Technology makes it easier than ever to accumulate data and harder to decide how to preserve it all. Do-it-yourself storage means investing in hardware and choosing a physical location for it. Farming out the job means trusting a third party to take care of it and make it easily available.
Businesses are turning to cloud computing at a fast rate, but it might not be the top choice for everybody. The cloud basically means relying on someone else’s servers for some combination of data storage, operating systems and applications. Research analyst International Data Corp. measured revenue from public information technology cloud services at $72.9 billion by 2015.
The advantage for small and medium-size businesses is being able to buy the capacity only as needed. With cloud computing, a business like that “can dial up a 20-lane highway of network capacity for its two busiest hours of the day, and scale back to two lanes of capacity for the other 22 hours,” said Steven Ostrowski, spokesman for the Computing Technology industry Association in Downers Grove, Ill. “The pay-as-you-go cloud model eliminates the startup costs associated with purchasing, maintaining and upgrading new IT hardware and software.”
Not every business as its head in the cloud. If you lose your internet connection, you are dead in the water: Contracts should spell out how much downtime is acceptable, and what happens if the provider exceeds it.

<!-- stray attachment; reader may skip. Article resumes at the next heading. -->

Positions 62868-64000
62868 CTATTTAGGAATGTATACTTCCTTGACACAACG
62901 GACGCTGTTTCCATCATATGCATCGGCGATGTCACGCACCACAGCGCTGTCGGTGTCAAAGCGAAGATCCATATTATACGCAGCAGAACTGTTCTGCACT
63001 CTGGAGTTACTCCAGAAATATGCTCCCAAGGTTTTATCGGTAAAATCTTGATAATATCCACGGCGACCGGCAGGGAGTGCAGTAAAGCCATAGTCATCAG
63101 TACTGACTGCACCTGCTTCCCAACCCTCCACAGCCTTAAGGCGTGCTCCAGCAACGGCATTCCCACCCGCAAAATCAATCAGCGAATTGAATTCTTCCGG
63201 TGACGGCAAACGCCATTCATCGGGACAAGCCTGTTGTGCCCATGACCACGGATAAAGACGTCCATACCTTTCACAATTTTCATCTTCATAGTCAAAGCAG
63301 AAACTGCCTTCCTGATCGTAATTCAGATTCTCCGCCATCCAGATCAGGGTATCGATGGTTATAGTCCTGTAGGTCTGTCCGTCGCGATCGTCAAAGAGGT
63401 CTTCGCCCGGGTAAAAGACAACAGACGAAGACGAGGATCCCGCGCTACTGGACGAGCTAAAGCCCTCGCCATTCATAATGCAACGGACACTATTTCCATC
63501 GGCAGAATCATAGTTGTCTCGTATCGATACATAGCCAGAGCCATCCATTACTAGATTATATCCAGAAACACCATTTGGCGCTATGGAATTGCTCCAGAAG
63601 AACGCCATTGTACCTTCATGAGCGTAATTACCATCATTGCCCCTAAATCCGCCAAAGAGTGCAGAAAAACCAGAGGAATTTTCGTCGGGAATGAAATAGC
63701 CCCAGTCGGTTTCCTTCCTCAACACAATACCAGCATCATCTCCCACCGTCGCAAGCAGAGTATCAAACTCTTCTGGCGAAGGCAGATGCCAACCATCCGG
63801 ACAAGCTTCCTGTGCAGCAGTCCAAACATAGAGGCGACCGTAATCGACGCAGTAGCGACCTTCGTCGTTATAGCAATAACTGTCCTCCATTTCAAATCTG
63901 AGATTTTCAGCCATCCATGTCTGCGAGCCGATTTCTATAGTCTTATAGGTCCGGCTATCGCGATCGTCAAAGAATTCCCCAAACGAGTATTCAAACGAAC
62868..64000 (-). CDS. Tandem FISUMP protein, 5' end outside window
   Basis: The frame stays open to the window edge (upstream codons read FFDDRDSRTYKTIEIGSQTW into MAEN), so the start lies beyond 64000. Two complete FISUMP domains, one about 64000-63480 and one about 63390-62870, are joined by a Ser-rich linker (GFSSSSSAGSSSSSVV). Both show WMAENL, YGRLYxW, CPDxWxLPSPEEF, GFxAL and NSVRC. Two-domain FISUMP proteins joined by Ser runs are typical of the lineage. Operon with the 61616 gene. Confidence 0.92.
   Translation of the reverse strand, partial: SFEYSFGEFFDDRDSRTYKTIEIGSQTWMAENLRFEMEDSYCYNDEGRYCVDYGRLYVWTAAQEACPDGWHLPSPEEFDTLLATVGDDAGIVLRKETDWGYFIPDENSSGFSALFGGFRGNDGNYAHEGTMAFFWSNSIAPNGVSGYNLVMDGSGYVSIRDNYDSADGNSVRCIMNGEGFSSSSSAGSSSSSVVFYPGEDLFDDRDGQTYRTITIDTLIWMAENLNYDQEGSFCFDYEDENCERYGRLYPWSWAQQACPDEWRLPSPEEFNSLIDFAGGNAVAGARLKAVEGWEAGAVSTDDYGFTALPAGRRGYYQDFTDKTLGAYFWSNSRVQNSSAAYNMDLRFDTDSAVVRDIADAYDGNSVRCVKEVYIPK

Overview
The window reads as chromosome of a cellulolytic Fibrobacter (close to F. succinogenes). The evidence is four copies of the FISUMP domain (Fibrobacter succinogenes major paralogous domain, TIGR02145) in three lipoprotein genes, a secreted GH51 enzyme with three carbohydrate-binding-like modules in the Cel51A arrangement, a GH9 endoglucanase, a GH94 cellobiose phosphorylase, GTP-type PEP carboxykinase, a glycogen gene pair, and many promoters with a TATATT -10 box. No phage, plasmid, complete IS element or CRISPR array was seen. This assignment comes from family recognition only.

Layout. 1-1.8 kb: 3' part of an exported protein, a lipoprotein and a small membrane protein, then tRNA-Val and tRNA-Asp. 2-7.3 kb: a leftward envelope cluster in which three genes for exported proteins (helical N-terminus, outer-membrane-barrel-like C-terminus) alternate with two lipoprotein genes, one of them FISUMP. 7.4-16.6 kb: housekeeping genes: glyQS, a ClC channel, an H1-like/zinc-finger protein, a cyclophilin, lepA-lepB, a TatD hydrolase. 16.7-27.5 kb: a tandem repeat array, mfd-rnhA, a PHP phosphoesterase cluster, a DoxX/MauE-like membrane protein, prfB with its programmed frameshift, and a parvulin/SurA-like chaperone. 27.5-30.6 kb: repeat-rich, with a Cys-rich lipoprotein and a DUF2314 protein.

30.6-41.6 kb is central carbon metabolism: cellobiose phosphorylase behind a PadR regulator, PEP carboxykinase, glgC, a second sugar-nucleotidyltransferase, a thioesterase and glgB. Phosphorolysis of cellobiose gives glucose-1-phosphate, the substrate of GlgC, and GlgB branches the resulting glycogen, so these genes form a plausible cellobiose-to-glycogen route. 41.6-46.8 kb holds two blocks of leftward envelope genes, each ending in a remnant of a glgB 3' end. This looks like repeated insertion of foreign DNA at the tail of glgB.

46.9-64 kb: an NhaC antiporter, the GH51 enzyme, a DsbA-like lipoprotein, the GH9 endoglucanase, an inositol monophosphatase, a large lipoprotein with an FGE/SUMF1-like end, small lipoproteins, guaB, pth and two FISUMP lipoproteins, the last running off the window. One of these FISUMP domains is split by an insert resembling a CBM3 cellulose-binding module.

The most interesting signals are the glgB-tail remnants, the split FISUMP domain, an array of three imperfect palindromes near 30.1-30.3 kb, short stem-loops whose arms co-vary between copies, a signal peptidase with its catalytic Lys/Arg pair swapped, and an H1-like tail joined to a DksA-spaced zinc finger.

Then there’s the question of moving data back and forth. If the data changes a lot from day to day, it can take a lot of time to update files stored off-site. Robb Moore, CEO of IoSafe Inc. in Auburn, suggest asking a third-party provider whether it will even accept a terabyte.
Depending on the connection, “It could take three to six months to push it up to the cloud, and it would take about the same amount of time to pull it back,” he said.
Let’s go to the Tape
Data storage can still involve old fashion media such as magnetic tape stored on a shelf. Some tapes can hold 500 GB’s, said Rob Rets, vice president of DataSafe. Putting a tape in a warehouse is much cheaper than storing it online, he said. For data that won’t change often and doesn’t need to be reviewed frequently, it might be the most practical storage option.
Data storage still also involves a good amount of old fashioned paper (Remember paper?) “A lot pager storage is for original documents, especially in the legal field,” Reis said. The amount in storage hasn’t changed much in recent years, though customers retrieve it less often now, most likely because they have electronic copies somewhere else, he said.
Data storage should never be a single solution, said IoSafe’s Moore. His company encourages customers to take a 3-2-1 approach: Keep at least three copies of data, on a least two different devices, one of which is either disaster proof or off-site. Moore keeps five copies of his own data.
The idea is that if the primary data storage fails, a company will have at least one backup. And if the backup fails, the company should still have the primary source.
“The one day you forget to take it off site will be the day you have the fire” Moore said. “It’s just Murphy’s Law coming into play.”
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